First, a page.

By now you’ve probably heard about the Late 2016 MacBook Pro with its impressive Touch Bar, high price, and lack of ports. In order to make Mac laptops thinner and lighter, Apple decided to drop almost every port in favor of USB-C Thunderbolt 3. It’s future-proof, they said. What about using this new MacBook Pro in the present? Dongles, they said.
I’ve used both the Late 2016 13″ and 15″ MacBook Pro for the past two months. I wanted to use them as much as I could so that my assessment would be fair and even-handed, not merely a gut reaction to the trimmed-down offerings and increased prices. Unfortunately I can confirm the new MacBook Pro lineup is full of compromises.
The good about this lineup is what we’ve come to expect and count on from Apple – high build quality and materials. This generation of MacBook Pro seems even more solid than the last. There’s very little to no flex in the unibody construction when you grab the laptop by the bottom case with one hand. The display is brighter with very good color accuracy. The speakers provide high-fidelity, clear sound. The new hinge mechanism is very smooth to operate with one hand.
Next are the polarizing features of this new MacBook Pro. The trackpad is large, uncomfortably so. I found my right palm resting on it more, which has caused accidental inputs. The 15″ MacBook Pro’s trackpad is enormous. The second generation butterfly keyboard is definitely an improvement over the first iteration of this keyboard in the MacBook 12″. It still doesn’t give very satisfying feedback due to the limited travel of the keys.
Perhaps the most anticipated feature is the Touch Bar. I can see this strip of touchable glass on top of the keyboard becoming more useful in the coming months and years with further development by both first-party and third-party implementation. As of right now, it doesn’t do anything better than the old function keys. It’s a fun novelty to play with but not a worthy replacement of the F-keys. Nearly everything I can do with the Touch Bar I can do more quickly and easily with the trackpad or keyboard shortcuts. I do like the security feature of the Touch ID/Power button and wish it was available with the non-Touch Bar 13″ MacBook Pro.
The major downside is what we’ve all heard by now. This laptop has exactly two types of input/output ports. The main one is Thunderbolt 3/USB-C connection. The other one is an audio jack, which Apple had already courageously deemed outdated during its iPhone 7 release.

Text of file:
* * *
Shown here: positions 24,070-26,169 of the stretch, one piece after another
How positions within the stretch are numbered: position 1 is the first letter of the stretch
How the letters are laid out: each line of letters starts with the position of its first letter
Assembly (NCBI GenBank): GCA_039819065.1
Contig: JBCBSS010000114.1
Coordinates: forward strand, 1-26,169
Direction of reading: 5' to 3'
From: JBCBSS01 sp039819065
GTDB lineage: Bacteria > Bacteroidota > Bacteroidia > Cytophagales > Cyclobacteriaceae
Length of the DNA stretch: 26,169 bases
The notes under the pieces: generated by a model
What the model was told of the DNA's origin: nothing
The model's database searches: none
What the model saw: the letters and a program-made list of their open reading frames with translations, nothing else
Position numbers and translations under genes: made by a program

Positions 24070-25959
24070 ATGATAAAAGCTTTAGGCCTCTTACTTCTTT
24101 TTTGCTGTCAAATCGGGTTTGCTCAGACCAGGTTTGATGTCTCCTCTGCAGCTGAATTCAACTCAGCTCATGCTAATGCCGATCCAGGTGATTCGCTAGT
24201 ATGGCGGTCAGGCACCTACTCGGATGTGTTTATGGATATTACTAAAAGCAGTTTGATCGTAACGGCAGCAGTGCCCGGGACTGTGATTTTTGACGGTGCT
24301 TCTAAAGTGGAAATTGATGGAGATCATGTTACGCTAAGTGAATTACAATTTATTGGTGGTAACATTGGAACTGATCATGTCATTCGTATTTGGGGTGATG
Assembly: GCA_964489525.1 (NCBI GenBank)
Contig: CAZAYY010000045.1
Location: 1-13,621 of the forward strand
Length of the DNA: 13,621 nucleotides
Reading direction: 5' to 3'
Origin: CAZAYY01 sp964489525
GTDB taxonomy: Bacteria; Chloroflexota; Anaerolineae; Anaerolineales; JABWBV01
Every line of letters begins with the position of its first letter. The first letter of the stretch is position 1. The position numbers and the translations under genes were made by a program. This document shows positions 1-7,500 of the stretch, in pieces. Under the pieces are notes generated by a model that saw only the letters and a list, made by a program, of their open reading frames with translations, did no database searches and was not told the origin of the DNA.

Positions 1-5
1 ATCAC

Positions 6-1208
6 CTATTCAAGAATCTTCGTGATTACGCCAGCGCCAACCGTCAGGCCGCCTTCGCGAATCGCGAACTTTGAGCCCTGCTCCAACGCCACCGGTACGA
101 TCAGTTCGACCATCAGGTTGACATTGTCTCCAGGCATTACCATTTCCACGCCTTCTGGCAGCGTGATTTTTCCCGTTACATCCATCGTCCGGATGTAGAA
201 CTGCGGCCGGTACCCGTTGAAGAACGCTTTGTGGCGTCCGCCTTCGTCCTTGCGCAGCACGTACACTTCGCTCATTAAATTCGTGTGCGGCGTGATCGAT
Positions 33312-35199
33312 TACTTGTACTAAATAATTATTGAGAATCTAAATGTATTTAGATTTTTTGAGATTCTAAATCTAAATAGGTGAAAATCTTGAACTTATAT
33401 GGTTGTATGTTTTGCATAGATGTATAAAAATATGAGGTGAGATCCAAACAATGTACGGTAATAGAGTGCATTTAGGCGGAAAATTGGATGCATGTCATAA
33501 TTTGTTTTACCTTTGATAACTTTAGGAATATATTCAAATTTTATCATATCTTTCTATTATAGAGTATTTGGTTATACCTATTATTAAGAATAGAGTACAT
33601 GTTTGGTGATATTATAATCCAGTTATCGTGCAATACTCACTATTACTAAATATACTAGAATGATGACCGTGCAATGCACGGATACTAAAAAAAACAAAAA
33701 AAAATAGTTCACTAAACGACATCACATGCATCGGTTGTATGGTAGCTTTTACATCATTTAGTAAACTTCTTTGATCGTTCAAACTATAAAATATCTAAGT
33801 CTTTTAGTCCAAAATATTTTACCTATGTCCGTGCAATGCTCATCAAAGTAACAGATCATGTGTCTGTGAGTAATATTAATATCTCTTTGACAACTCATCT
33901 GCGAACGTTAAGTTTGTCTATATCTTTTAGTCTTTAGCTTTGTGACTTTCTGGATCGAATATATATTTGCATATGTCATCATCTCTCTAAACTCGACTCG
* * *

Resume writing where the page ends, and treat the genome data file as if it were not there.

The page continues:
Yes, you can theoretically use every existing peripheral as long as you have the right dongles/adapters for them. But each dongle will cost you. The backlash against the high cost of dongles caused Apple to temporarily reduce the price of Thunderbolt 3 and USB-C accessories to expedite adoption rates. Unless you’ve been using the 12″ MacBook which has the USB-C port, the likelihood that one of your peripherals already makes use of this new type of connector is extremely low. On top of that, there’s the predictable confusion that results from having an identical port form factor for both USB-C and Thunderbolt 3. This means you must double-check whether your peripheral requires USB-C or Thunderbolt 3 to ensure you get the right dongle.
Apple has always been one of the pioneers when it comes to making new technology mainstream. This time, they’ve gone too far. In the past the drop of I/O support tended to be limited to a specific technology such as FireWire in 2013, optical drive in 2012, etc. This new release of the MacBook Pro dropped all of these ports: MagSafe, Ethernet, SD card slot, standard USB, and HDMI.
People would be okay with the omission of the Ethernet port as Apple has been phasing it out on its thinner Mac laptops. No HDMI port on the Pro lineup may be a stretch, but it could be looked past in due time. Getting rid of standard USB ports, SD card slot, and MagSafe is unacceptable.
The Late 2016 13″ MacBook Pro only comes with Intel integrated graphics card without any build-to-order options for discrete GPU. The top-of-the-line graphics card for the 15″ version is a Radeon Pro 460, which is the equivalent of a budget graphics card on a PC, the Radeon RX 460. Because of the inadequate performance offered by the stock graphics card, many have begun to look into external graphics card solutions through Thunderbolt connectivity.
The Late 2016 15″ MacBook Pro is certainly not a laptop I would recommend to anyone, professional or otherwise. The 13″ non-Touch Bar model is a solid Mac laptop if you view it as a replacement to the discontinued MacBook Air. It’s not up to the standards of a MacBook Pro though, and should not be branded or priced as such. I recommend buying the 2015 version of the MacBook Pro while you still can.
The “new” Apple is building products against the very philosophy Steve Jobs had for the company. He stated publicly that Apple products are tools to amplify human abilities; that’s not the case anymore. Each new generation of Macs takes away useful and practical features to be thinner and lighter. The consumer is now forced to adapt to Apple products, not the other way around.
Share this Post